Can Sand Cats Survive Without Water? And Other Questions, Answered

With their big ears, wide eyes and furry paws, sand cats may look adorable… but they’re quite tough! Sand cats are the only members of the cat family to live exclusively in desert environments. Get to know these hardy felines in the Q&A below. 

Can sand cats survive without water? 

The desert environments where sand cats live are some of the harshest ecosystems on Earth. Daytime temperatures can easily top 115 degrees Fahrenheit (46 degrees Celsius) in the warmest months of the year and plummet to -25 degrees Fahrenheit (-31 degrees Celsius) on cold winter nights.  

Many desert species—including sand cats—have a variety of physical and behavioral adaptations that enable them to live in such extremes. Among those is the ability to survive for months at a time without drinking water.  

Sand cats get nearly all the hydration they need from their prey; the animals they hunt have moisture contained within their bodies, and that’s usually enough to keep sand cats going. However, your average sand cat probably wouldn’t pass up the opportunity to sneak a few sips of water after a rare desert rainfall. 

Why are their paws so big? 

Big paws come in handy! Sand cats avoid extreme temperatures by creating burrows and tunnels into the sand, and flat, shovel-like paws help them dig more efficiently. Unlike their domestic cousins, the footpads of sand cats have a layer of fur that allows them to walk on hot sand without burning their paws. Finally, their wide feet displace their weight so efficiently that they barely leave footprints in the sand, making it difficult for larger predators to track them across the desert. 

How do they survive in the desert? 

Sand cats are built to handle extremes. Traveling up to 5 miles (8 kilometers) per day in the wild, sand cats make the most of their adaptations. Special coats insulate their bodies during freezing cold nights and release heat during blazing hot days. Their big ears and wide paws help dissipate heat when the temperature gets too hot. If the weather starts to push the limit of their endurance, they will dig burrows and hang out underground to escape the sun’s rays.  

Where are they found? 

Sand cats are native to remote sandy and rocky desert regions in Africa and Asia. Populations are found in the northern Sahara desert, the Arabian peninsula and some parts of western and central Asia, including the countries of Iran, Pakistan, Uzbekistan and Turkmenistan.

How big are they? 

A bit smaller than a house cat. Adult sand cats weigh between 3 to 7.5 pounds (1 to 3.5 kilograms). Nearly half of their body length is from their tails—which sometimes reach 11 to 14 inches (28 to 35 centimeters) long! 

Are they dangerous to humans? 

Not really. Although sand cats tend to be a bit feistier than your average house cat, sand cats are unlikely to attack animals much bigger than them. And because these felines are found in environments that are so inhospitable to human life, encounters between people and sand cats do not occur often.  

What do they eat? 

As carnivores, sand cats prey on whatever small animals they can find in the desert, including small rodents, hares, birds, spiders, insects and reptiles. They are even known to eat venomous snakes within their range. They eat about 10 percent of their body weight per day; for an average adult human, that’s the equivalent of eating 15-20 pounds (7-9 kilograms) of food per day!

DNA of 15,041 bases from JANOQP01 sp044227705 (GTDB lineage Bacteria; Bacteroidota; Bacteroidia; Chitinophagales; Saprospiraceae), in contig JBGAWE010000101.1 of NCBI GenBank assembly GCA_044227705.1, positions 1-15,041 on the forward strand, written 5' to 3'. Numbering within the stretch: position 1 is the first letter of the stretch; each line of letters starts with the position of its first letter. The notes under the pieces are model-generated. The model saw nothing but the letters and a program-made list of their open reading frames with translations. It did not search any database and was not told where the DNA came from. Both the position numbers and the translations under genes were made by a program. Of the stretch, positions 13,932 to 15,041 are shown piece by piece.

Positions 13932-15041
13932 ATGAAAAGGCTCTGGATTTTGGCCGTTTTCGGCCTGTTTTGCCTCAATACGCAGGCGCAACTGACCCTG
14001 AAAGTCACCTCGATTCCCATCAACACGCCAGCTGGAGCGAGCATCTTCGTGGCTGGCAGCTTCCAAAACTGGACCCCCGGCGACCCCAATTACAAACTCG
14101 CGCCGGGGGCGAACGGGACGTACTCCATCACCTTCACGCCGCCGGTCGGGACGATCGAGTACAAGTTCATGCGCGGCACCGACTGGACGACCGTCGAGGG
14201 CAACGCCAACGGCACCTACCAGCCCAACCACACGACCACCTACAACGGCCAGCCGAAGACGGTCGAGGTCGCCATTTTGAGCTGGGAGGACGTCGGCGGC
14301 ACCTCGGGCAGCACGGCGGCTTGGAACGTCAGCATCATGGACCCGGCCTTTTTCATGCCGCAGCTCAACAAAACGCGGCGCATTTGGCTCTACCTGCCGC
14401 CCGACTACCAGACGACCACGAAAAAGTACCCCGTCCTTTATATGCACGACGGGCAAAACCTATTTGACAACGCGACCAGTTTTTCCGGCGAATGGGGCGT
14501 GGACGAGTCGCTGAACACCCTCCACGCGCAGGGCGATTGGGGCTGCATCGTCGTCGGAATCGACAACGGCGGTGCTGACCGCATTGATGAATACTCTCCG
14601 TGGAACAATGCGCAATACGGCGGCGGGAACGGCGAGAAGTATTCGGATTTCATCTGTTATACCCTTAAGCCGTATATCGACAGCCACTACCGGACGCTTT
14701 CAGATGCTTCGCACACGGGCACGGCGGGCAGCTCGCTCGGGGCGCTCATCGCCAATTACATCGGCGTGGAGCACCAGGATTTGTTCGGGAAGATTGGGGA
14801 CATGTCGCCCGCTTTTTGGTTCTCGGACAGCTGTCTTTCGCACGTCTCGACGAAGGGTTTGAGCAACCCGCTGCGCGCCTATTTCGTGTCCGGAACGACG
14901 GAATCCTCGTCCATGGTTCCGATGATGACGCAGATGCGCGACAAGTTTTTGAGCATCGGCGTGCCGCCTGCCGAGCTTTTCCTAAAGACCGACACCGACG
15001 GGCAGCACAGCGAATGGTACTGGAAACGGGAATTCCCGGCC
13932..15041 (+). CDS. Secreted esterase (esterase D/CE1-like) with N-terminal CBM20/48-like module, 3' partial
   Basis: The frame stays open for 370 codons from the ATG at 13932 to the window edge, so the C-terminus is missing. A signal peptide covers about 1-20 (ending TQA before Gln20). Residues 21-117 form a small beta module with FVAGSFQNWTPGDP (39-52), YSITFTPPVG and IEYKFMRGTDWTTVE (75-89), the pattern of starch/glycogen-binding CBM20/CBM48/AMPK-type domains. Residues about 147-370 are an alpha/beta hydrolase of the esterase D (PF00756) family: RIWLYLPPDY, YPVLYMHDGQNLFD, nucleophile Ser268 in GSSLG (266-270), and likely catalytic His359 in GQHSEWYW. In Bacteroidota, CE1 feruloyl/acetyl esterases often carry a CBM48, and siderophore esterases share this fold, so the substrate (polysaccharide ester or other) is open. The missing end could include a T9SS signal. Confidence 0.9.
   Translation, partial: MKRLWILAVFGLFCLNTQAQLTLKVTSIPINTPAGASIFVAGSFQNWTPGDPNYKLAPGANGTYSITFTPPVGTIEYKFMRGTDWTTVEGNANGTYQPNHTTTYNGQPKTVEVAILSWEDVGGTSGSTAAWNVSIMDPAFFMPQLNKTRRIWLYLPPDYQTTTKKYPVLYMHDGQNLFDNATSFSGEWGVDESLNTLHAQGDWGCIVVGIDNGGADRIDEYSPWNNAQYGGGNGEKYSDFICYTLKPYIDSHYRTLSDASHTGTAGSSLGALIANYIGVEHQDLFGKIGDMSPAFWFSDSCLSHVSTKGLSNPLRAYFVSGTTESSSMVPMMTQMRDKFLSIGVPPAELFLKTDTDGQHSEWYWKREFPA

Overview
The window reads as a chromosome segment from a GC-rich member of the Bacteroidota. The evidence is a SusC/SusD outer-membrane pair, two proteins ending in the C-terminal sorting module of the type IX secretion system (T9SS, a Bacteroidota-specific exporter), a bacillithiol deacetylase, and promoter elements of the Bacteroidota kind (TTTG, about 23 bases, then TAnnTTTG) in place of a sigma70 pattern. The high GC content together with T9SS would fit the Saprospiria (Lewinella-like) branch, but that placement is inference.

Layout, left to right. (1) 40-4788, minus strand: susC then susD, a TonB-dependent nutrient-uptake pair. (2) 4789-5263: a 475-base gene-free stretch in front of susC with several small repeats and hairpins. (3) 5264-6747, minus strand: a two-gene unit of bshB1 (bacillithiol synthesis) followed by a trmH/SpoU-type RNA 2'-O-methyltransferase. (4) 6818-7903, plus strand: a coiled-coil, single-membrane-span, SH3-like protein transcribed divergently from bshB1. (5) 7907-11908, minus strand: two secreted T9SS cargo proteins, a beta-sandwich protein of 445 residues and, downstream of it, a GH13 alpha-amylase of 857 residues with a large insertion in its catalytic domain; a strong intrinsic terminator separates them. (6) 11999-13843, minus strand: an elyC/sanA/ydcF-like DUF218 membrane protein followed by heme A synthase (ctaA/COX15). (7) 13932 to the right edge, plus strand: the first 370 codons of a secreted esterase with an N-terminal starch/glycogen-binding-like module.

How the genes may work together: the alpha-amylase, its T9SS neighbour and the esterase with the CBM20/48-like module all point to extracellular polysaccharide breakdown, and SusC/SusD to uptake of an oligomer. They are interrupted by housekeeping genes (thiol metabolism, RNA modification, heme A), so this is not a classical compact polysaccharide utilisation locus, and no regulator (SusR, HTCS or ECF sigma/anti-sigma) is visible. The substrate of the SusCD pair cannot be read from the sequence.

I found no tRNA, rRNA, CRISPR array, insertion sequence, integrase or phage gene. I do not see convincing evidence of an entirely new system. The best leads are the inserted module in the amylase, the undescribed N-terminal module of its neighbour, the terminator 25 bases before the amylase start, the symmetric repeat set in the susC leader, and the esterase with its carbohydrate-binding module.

To smaller animals, sand cats can be quite fearsome. Sand cats use their big ears to pick up sounds from prey animals scurrying in the sand. Tan coloring helps them blend into their surroundings. They approach their prey by sneaking and staying hidden, keeping their bellies low to the ground. When it’s time to attack, sand cats are remarkably quick—in short bursts, they can run up to 25 miles (40 kilometers) per hour. 

What do they sound like? 

Sand cats are normally very quiet, but they’re capable of vocalizing. To attract potential mates from faraway distances, they make growling calls that could easily be confused with a barking dog. And like domestic cats, they can meow, purr, growl and hiss when they need to.  

Do sand cats make good pets? 

Despite their resemblance to house cats, sand cats are not, and have never been, domesticated. As true wild cats, they are not adapted for living alongside humans. Occasionally people do attempt to keep them as pets; however, their respiratory tracts are specialized for extremely dry environments and are prone to illnesses (like sinus infections) outside of the deserts where they naturally live. 

The sand cats at the Smithsonian’s National Zoo and Conservation Biology Institute are certainly lovable—but challenging to take care of! Sand cats urinate to mark their territory, so their exhibit areas need to be cleaned often. They love to chew up and hide their food, and keepers often find the guts of mice and traces of meat around their enclosures. And like house cats, they have sharp nails... which they frequently sharpen on exhibit furniture.  

Our recommendation? Caring for these adorable felines is a job best left to professionals.  

How many sand cats are there? Are they endangered?  

Unknown! Sand cats live solitary lives and are often separated by dozens of kilometers. Scientists don’t believe they are threatened, but these cats are so elusive and live in such remote environments they’re hard to study.  

Want to catch a glimpse of these elusive desert dwellers? Stop by the Small Mammal House and see a sand cat during your next visit to the Smithsonian’s National Zoo and Conservation Biology Institute in Washington, D.C.!